The challenge comes in point #2- that masculinities are often created at the expense of all non-masculinities. To use the most culturally blunt of terms, metrosexuals dove in at the deep end of (urban, affluent, White, magazine-generated) femininity. Waxing at the salon? Diets? Fashion? Shoes and handbags? This is the terminology that America has assigned cis women for decades. Metrosexuals embraced it wholeheartedly. What is interesting is how cis men of all stripes- not just the elite, but of a variety of races and American cultural backgrounds- united in their response to metrosexuality. No cheers, no talk of equality. No, the response was uniformly negative, often downright homophobic, and condemned these "sissy" men for their unmanly behaviour. Real men, all other men seemed to say, have more pride than to act like a woman.

And that's the crux of what metrosexuality did- and does- in managing to have more of a voice in mainstream media for a while than pretty much any other "alternative" masculinity: it pointed out that masculinity exists in stark contrast to that shameful Other, femininity. Men in trendy shoes and concealer were responsible for single-handedly destroying the last of the Great American Men because they were an indication that Men were turning into women...and that was unacceptable. Men might be in crisis, might have lost their way, but at least they hadn't become women. Until the metrosexual. In short, the metrosexual was the beginning of the end of the American social patriarchy.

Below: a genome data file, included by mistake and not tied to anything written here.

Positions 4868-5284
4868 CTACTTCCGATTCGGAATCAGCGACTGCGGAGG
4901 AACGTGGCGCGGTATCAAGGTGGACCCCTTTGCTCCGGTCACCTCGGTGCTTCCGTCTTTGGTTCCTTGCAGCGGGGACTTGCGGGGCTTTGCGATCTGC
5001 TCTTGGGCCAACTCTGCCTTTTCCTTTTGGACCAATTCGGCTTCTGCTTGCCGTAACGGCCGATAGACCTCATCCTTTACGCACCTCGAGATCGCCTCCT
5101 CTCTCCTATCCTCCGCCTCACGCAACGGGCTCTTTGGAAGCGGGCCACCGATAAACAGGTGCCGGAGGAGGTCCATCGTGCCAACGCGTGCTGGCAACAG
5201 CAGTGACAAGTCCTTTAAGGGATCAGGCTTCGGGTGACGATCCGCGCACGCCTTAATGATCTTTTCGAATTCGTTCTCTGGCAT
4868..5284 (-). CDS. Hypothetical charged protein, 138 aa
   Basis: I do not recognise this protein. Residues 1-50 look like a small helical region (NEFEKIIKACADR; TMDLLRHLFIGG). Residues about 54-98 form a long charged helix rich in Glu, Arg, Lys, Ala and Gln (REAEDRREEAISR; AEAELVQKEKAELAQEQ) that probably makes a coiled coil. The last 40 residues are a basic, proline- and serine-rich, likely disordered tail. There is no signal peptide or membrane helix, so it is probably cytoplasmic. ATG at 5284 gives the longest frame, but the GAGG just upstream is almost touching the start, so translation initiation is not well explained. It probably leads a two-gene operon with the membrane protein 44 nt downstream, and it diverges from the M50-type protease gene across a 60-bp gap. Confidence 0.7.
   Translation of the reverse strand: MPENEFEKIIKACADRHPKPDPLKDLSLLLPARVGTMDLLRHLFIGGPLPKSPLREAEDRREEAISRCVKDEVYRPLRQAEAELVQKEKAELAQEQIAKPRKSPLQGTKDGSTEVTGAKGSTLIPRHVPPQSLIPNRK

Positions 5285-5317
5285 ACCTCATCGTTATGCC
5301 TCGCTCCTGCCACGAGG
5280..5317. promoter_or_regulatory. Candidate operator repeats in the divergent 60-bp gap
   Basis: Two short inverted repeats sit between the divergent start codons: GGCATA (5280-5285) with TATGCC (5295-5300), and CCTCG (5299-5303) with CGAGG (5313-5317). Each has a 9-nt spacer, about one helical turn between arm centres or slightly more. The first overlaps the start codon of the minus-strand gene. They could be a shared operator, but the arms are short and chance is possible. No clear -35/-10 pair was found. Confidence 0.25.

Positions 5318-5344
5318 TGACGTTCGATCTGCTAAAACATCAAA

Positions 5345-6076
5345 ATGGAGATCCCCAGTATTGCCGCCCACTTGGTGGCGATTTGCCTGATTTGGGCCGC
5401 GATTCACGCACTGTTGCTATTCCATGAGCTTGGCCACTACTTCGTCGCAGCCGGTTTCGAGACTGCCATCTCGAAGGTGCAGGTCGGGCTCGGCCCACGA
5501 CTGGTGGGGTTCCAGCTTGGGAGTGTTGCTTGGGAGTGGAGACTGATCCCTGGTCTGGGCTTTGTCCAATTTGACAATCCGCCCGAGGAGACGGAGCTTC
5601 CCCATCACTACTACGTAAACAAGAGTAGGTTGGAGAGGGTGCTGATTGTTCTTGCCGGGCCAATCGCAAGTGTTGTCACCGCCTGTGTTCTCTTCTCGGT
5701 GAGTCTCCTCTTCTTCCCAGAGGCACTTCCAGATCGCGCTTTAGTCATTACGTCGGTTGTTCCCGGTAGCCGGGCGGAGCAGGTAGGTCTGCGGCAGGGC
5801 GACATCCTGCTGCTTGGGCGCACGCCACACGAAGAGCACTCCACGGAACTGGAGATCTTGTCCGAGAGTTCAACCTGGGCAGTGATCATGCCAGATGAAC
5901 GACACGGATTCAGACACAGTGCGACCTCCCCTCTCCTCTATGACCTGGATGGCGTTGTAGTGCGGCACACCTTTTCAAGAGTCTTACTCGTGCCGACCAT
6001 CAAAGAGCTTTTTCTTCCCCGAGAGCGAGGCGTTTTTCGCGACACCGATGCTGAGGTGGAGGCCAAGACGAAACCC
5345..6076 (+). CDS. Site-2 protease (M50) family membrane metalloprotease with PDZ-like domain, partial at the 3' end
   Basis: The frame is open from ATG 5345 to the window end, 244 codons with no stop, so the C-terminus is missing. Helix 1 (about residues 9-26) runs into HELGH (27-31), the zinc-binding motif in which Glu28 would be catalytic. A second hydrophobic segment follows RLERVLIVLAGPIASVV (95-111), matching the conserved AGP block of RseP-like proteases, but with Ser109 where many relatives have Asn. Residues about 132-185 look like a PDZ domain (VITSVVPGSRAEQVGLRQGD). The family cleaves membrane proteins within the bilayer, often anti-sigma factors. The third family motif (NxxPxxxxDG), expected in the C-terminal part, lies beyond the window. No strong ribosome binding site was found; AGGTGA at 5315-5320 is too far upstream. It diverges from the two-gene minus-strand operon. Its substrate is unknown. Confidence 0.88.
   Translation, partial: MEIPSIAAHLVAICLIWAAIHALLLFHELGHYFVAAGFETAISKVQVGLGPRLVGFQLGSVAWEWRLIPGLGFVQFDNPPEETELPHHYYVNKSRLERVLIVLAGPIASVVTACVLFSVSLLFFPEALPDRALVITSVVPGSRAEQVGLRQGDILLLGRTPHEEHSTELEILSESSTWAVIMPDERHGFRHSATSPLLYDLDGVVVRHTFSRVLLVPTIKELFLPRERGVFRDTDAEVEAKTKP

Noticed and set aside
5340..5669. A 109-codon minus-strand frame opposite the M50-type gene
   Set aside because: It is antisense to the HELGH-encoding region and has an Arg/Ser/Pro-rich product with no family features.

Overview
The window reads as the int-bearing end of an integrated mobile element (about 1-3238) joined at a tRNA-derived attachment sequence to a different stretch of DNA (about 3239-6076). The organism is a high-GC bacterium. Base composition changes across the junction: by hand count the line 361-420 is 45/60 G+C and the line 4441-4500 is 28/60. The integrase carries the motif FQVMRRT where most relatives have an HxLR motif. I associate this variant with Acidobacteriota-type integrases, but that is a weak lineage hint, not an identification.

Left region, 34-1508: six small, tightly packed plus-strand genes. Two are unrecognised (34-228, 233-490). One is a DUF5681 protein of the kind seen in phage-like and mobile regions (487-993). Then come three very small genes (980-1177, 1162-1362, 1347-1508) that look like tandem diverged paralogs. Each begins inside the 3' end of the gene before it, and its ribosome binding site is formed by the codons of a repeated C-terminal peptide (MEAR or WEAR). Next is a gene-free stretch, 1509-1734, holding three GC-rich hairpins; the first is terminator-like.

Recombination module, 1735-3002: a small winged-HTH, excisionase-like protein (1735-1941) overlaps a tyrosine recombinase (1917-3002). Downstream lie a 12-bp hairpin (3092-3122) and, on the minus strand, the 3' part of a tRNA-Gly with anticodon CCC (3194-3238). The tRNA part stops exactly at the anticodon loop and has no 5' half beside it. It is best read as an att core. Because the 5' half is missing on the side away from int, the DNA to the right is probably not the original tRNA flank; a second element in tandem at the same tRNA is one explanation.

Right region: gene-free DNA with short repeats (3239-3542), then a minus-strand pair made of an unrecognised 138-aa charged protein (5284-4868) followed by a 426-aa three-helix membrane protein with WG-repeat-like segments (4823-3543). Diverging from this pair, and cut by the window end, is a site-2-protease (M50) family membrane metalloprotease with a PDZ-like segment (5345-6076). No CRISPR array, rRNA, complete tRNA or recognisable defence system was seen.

I bring this post in at the end of the month because I think the (very convoluted) ideas I've set forth point out a lot of the challenges that Not Another Wave takes on. When we say "masculinity," we're often referring to a social norm that is very culturally, racial-culturally, bodily, sexuality, geographically, and economically defined- but we almost never realize that. We're also all too willing to talk about how cis boys are growing up psychologically damaged by the restrictive expectations that come with impending manhood, but fail to realize the broader implications that this has for everyone, masculine or otherwise. Segregating emotions and activities by sex and gender hurts everyone involved, but I believe it's significant that the worst insult you could call a man is a woman. As it currently stands, elite masculinity- and many of the other masculinities competing for power in its wake- gains a significant amount of standing because of its dominance over not only other masculinities, but all femininities as well.

So some questions I have for you then, to discuss at will: if this is true, do we need to dismantle masculinities in order to achieve sex and gender equality? How do non-binary gender expressions fit into this power hierarchy? What kind of additional pressure for maintenance is generated for males who apparently "have it all" in the masculinity department? How are the rules for dominant/elite masculinities set?

1 comment:

  1. Erica, you are absolutely right about the psychological damage that is done to boys who don't fit the rigid Boy Code and its gender straitjacketing (see Dr. Pollack's book 'Real Boys: Rescuing Our Sons from the Myths of Boyhood'). Loved the post! I guess you could consider me somewhat of a metro. Heterosexual? Yes. Afraid of doing things normally seen as 'feminine'? Not really.

    I almost wonder if we should stop using masculine and feminine as terms. But at the same time, I am quite uneasy about it. I think we just need a standard for both terms that fits.